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Reid avoids public option commitment

Senate Majority Leader Harry ReidHarry Mason ReidTo end sugar subsidies, conservatives can't launch a frontal attack House presses Senate GOP on filibuster reform A pro-science approach to Yucca Mountain appropriations MORE (D-Nev.) avoided any commitment to a public option component to the Senate's final healthcare bill Wednesday, as well as to any deadline for the bill's passage.

The majority leader said he won't decide whether to include a public option until after the Finance Committee passes a bill that is then merged with a competing version passed this summer by the Health, Education, Labor and Pensions (HELP) Committee. The Obama administration has generally pushed for a public option component to healthcare legislation, and both Vice President Joe BidenJoseph (Joe) Robinette BidenBiden says he would advise Trump against Mueller interview Biden on Trump's 'treason' comments: 'He's a joke' Joe Kennedy: Biden likely would have defeated Trump MORE Jr. and Chief of Staff Rahm Emanuel have recently tossed out the idea of a Thanksgiving deadline. Reid's stance on Wednesday asserted a measure of independence from the administration, although he emphasized that he would consult with Obama officials throughout the process.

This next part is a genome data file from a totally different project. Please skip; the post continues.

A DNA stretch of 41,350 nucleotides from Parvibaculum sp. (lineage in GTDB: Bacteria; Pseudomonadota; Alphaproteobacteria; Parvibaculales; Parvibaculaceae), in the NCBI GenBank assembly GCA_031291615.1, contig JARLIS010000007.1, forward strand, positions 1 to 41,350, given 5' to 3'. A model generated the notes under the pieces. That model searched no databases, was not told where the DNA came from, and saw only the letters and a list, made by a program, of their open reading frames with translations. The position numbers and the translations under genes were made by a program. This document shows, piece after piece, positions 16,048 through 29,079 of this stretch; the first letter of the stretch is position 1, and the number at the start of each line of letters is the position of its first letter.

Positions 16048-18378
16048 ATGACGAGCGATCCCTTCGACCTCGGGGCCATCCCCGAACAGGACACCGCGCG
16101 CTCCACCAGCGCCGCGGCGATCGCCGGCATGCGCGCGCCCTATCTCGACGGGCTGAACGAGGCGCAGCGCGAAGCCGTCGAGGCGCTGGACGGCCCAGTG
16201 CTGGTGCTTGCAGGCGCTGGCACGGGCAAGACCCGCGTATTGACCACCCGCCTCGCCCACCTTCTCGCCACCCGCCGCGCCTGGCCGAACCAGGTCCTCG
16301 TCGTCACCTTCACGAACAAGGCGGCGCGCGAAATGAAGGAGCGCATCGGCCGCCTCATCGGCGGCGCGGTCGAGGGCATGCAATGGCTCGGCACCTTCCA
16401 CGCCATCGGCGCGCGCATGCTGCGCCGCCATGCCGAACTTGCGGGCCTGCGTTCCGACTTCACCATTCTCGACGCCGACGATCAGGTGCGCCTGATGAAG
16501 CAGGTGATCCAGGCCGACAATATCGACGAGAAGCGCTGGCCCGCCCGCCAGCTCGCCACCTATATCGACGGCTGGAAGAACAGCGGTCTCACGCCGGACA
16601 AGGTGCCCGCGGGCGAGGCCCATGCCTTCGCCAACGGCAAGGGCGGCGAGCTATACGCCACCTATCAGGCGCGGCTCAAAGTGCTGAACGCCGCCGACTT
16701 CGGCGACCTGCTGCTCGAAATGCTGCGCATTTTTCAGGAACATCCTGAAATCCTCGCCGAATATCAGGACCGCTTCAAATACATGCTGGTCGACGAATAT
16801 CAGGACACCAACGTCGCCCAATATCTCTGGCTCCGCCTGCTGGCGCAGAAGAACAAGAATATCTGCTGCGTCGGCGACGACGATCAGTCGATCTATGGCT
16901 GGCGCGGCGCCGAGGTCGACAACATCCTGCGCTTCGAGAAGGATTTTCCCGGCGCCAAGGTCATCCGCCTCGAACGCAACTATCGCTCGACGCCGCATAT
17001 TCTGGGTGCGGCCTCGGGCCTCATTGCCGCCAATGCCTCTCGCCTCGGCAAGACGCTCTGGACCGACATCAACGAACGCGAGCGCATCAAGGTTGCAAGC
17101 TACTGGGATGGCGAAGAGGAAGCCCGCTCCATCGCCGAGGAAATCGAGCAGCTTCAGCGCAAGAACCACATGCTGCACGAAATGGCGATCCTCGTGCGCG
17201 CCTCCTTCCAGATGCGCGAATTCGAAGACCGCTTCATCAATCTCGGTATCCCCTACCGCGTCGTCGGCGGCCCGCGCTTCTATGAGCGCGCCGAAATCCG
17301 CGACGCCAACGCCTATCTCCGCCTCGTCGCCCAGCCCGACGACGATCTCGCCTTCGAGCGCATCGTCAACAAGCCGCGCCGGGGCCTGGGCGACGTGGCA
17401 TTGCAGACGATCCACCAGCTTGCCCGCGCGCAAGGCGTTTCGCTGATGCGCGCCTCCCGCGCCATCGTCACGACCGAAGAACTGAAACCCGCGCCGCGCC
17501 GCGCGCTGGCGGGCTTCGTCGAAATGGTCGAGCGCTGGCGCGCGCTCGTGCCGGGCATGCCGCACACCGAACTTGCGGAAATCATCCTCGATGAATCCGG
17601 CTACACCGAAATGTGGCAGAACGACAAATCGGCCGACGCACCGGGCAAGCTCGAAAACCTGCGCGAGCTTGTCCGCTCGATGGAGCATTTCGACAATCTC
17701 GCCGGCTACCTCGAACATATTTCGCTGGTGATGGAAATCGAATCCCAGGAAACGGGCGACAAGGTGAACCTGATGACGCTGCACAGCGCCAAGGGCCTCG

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Reid said he plans to merge the two bills in coordination with the White House, Finance Committee Chairman Max BaucusMax Sieben Baucus2020 Dems pose a big dilemma for Schumer Steady American leadership is key to success with China and Korea Orrin Hatch, ‘a tough old bird,’ got a lot done in the Senate MORE (D-Mont.) and HELP Committee Chairman Tom HarkinThomas (Tom) Richard HarkinOrrin Hatch, ‘a tough old bird,’ got a lot done in the Senate Democrats are all talk when it comes to DC statehood The Hill's 12:30 Report MORE (D-Iowa) and Banking Committee Chairman Chris Dodd (D-Conn.). He predicted the Finance Committee would wrap up its work on the bill "in the next few days." The Finance Committee voted 15-8 on Tuesday to strip a public option out of the committee version of the bill.

"I support a public option, and time will determine what's in the bill," Reid told reporters at a mid-afternoon press conference. "We'll get it to the floor as soon as we can. We have tried deadlines in the past, and I think the deadline they've given is way far in the future. We should be able to get something done by then. But I have learned in this healthcare debate that I'm not going to set any arbitrary deadlines."